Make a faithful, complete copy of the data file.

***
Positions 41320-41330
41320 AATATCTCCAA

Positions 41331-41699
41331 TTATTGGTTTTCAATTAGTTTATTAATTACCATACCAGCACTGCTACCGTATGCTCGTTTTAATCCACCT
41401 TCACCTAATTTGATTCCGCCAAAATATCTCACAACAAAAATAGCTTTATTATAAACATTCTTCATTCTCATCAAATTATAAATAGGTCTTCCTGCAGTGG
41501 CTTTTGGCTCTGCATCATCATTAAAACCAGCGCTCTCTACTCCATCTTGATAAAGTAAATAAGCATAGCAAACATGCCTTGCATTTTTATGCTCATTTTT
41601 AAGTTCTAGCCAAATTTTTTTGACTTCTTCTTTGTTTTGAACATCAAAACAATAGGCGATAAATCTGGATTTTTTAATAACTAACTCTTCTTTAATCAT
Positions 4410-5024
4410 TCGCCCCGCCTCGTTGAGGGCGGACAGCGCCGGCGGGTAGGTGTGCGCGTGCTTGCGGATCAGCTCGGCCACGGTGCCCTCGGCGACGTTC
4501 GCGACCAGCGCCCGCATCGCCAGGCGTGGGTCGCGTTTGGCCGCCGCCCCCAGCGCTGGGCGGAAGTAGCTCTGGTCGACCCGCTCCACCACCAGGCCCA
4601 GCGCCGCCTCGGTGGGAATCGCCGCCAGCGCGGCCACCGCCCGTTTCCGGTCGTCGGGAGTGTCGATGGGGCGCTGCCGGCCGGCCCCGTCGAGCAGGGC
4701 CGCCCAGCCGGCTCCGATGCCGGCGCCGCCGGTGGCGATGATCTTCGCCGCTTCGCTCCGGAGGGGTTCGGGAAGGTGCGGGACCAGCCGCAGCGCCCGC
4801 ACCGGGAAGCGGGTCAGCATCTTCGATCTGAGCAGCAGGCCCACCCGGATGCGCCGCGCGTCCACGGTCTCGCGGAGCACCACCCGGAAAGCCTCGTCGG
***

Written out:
Positions 41320-41330
41320 AATATCTCCAA

Positions 41331-41699
41331 TTATTGGTTTTCAATTAGTTTATTAATTACCATACCAGCACTGCTACCGTATGCTCGTTTTAATCCACCT
41401 TCACCTAATTTGATTCCGCCAAAATATCTCACAACAAAAATAGCTTTATTATAAACATTCTTCATTCTCATCAAATTATAAATAGGTCTTCCTGCAGTGG
41501 CTTTTGGCTCTGCATCATCATTAAAACCAGCGCTCTCTACTCCATCTTGATAAAGTAAATAAGCATAGCAAACATGCCTTGCATTTTTATGCTCATTTTT
41601 AAGTTCTAGCCAAATTTTTTTGACTTCTTCTTTGTTTTGAACATCAAAACAATAGGCGATAAATCTGGATTTTTTAATAACTAACTCTTCTTTAATCAT
Positions 4410-5024
4410 TCGCCCCGCCTCGTTGAGGGCGGACAGCGCCGGCGGGTAGGTGTGCGCGTGCTTGCGGATCAGCTCGGCCACGGTGCCCTCGGCGACGTTC
4501 GCGACCAGCGCCCGCATCGCCAGGCGTGGGTCGCGTTTGGCCGCCGCCCCCAGCGCTGGGCGGAAGTAGCTCTGGTCGACCCGCTCCACCACCAGGCCCA
4601 GCGCCGCCTCGGTGGGAATCGCCGCCAGCGCGGCCACCGCCCGTTTCCGGTCGTCGGGAGTGTCGATGGGGCGCTGCCGGCCGGCCCCGTCGAGCAGGGC
4701 CGCCCAGCCGGCTCCGATGCCGGCGCCGCCGGTGGCGATGATCTTCGCCGCTTCGCTCCGGAGGGGTTCGGGAAGGTGCGGGACCAGCCGCAGCGCCCGC
4801 ACCGGGAAGCGGGTCAGCATCTTCGATCTGAGCAGCAGGCCCACCCGGATGCGCCGCGCGTCCACGGTCTCGCGGAGCACCACCCGGAAAGCCTCGTCGG